I’m learning that the infrastructure in Ghana’s North differs significantly from that in the South.
The rural north faces much higher poverty levels, lower literacy rates, and farther distances to travel across tougher roads to reach “modern” comforts – electricity, running water and flush toilets. Sikote doesn’t have these things. Bolgatanga has some. Tamale has more. And the Central Region where Accra is located has even more.
Today, the St. Louis delegation joined the local minister, Reverend Simone, for another dedication ceremony – “electrification” of a local school. My mind immediately thinks of electricity for the projector I use when I teach, or the climate control of the buildings in which I teach. Here, electricity means that students can still see their teacher when the windows and doors close to keep out rain. It means students can have ceiling fans to move the stifling hot and humid air around the room in the rainy and in the dry seasons. It means the teachers and administrators can begin to imagine having a computer room for children to learn and play. Now that’s electrification.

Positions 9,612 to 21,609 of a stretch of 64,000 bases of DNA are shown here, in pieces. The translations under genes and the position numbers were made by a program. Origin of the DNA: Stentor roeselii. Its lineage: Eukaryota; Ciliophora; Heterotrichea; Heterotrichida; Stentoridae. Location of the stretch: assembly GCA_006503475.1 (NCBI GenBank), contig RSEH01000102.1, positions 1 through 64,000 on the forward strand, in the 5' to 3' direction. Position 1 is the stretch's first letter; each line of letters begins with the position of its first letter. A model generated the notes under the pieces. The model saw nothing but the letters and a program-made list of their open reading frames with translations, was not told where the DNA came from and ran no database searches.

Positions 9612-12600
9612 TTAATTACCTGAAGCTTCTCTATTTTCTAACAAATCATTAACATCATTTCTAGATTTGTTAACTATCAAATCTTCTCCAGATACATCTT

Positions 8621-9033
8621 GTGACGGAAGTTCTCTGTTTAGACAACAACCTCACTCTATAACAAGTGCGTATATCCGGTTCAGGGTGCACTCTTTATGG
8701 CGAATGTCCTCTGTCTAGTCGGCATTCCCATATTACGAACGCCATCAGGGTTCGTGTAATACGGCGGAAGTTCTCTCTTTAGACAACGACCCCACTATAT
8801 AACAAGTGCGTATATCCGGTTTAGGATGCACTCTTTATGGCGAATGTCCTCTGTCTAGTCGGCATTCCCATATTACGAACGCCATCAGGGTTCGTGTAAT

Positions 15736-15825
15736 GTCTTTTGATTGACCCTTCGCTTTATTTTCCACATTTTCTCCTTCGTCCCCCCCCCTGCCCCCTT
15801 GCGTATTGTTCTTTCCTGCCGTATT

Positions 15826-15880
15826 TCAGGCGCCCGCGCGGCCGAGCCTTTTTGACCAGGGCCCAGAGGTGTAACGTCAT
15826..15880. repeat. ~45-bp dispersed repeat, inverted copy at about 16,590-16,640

The Ghana Project folks raised money to fund the work. Both the Americans and the Ghanains agreed on the cost. The Americans raised the sum in US dollars and the Ghanains electrified the sum’s worth of Ghanaian cedis (the currency exchange would have allowed nearly twice the amount of electrification!). As a result the celebration was extra sweet for the Ghanain administrators who had only thus far wired half the school and now realized that they had actually been allocated funds to complete the entire job!
This morning’s most amazing moments for me came as a result of the dedication ceremony being videotaped. The camera activity attracted some school children who have been in pen-pal type exchanges with American children. Their excitement and playfulness posing for the cameras, singing songs, and reciting their poetry set the stage for a very good afternoon.
In the afternoon, our band of six returned to Sakote so the videographer, minister, and fundraising chair could shoot footage to tell the Ghana Project’s story back home.